Hypothyroidism- morning temperature and pulse versus TSH


has anyone experimented with serial body temp and pulse readings and compared it with TSH levels? wonder if there is a correlation. There is not much reference to this as a surrogate for thyroid function in PUBMED.

love to hear your thoughts

warm regards

I don’t have all of my body temp / pulse data easily available, but I think I’ve had a general correlation between those levels and thyroid bloodwork (free/total T3 and inverse correlation with TSH).

I think it might be important to account for other things that can raise the body temp and pulse (like stress) though.

I know my morning and daily temps tend to be pretty normal, say morning temp of 97.7 or above pre-ovulation and 98.4 or above post ovulation, rising throughout the day with an general average of 98.2-98.6. Depends on who you ask but my TSH tends to be on the lower end of normal: .5, .8, always less than 1. And my free T3 also is lower than optimal/normal from a functional perspective but within the lab ranges.

In my opinion this is not classic hypothroidism but low T3 syndrome/ Euthyroid sick syndrome. So maybe that is why I have normal temperatures. Or maybe as you are questioning, the correlation is not very accurate.

I don’t feel like my thyroid works well from a symptomatic perspective. I have cold hands and feet, fear being cold, weak hair and nails, sparse outer eyebrows, exhaustion. Two classic hypothyroid symptoms I do not have are dry skin and weight gain. I have very oily skin and cannot gain weight.

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Dan , Emily–thanks for sharing your experiences…i am looking at tracking thyroid functions for hypothyroid. i think i will give it a pass now…and may be check it out later…

thanks again

warm regards

I at least find temp/pulse useful for spotting trends even though there’s more ambiguity than TSH. For example, I think these trends imply that weight loss causes my metabolism to drop and/or morning adrenaline/cortisol to rise:
6 month trendlines on body temp, pulse, and weight

While that’s not surprising, it’s a pattern that’d be harder to see with (somewhat-variable) TSH bloodwork, at least if done infrequently.


I bet they are looking into this in Mike Snyder’s lab at Stanford. I’ll ask.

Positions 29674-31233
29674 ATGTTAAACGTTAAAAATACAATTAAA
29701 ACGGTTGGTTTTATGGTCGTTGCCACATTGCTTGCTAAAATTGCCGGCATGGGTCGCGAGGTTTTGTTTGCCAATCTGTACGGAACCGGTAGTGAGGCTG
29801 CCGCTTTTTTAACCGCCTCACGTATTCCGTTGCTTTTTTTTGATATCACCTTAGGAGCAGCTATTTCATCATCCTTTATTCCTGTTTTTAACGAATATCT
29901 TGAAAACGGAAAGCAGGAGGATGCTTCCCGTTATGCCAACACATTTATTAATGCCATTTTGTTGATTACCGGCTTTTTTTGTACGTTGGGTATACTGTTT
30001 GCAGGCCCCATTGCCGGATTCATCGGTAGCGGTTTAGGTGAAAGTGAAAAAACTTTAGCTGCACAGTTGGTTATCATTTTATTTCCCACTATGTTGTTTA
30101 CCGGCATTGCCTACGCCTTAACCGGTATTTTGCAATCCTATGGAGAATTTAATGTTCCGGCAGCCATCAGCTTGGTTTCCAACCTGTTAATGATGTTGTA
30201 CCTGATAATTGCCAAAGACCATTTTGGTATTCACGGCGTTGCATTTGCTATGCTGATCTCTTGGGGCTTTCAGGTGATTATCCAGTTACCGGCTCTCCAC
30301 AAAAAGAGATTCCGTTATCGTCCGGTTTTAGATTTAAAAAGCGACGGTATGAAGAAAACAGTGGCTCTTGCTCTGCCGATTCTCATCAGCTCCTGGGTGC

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hi thanks

the reason a new biomarker is needed for hypothyroidism is that sometimes symptoms of hypothyroidism persist despite normalised TSH levels and TSH levels show circardian variations and vary with time of the day.

.thanks for helping out

warm regards

I asked Xiao Li, author of the recent wearables paper from the Snyder Lab, about looking into this connection. She had a question: How are you measuring TSH? Are these standard blood serum tests you get from a medical lab like LabCorp? How often are you doing them?


thanks for reaching out.

One of our family members is hypothyroid and i was looking for surrogate biomarkers that can replace TSH measurements.

TSH measurements are known to have large intraindividual variation and i doubt if the change in serial measurements can be considered to be clinically relevant.“The reference interval for TSH varies significantly by age, sex, hour of day, and ethnicity.”

I am not planning on TSH measurements other than what is within the primary care /insurance mandate at this point. I wanted to know if some one can point me to studies looking into correlation of BBT or pulse rate to TSH levels or symptoms of hypothyroidism.

I have listed some of my references below:

thanks for helping out,

warm regards

individual hyperlinks below

Circadian and Circannual Rhythms in Thyroid Hormones: Determining the TSH and Free T4 Reference Intervals Based Upon Time of Day, Age, and Sex.

Intraindividual variation in serum thyroid hormones, parathyroid hormone and insulin-like growth factor-1.

Biologic variation is important for interpretation of thyroid function tests.

I also have hypothyroidism and I have taken temperature and blood pressure measurements every morning and night, but the data is too variable for me to draw any conclusions from it. I’ve been thinking about getting a wearable tracker recently because of this. FYI Paul Robinson is big on using temperature and blood pressure for hypothyroidism, but he recommends taking temperatures 4-5 times a day.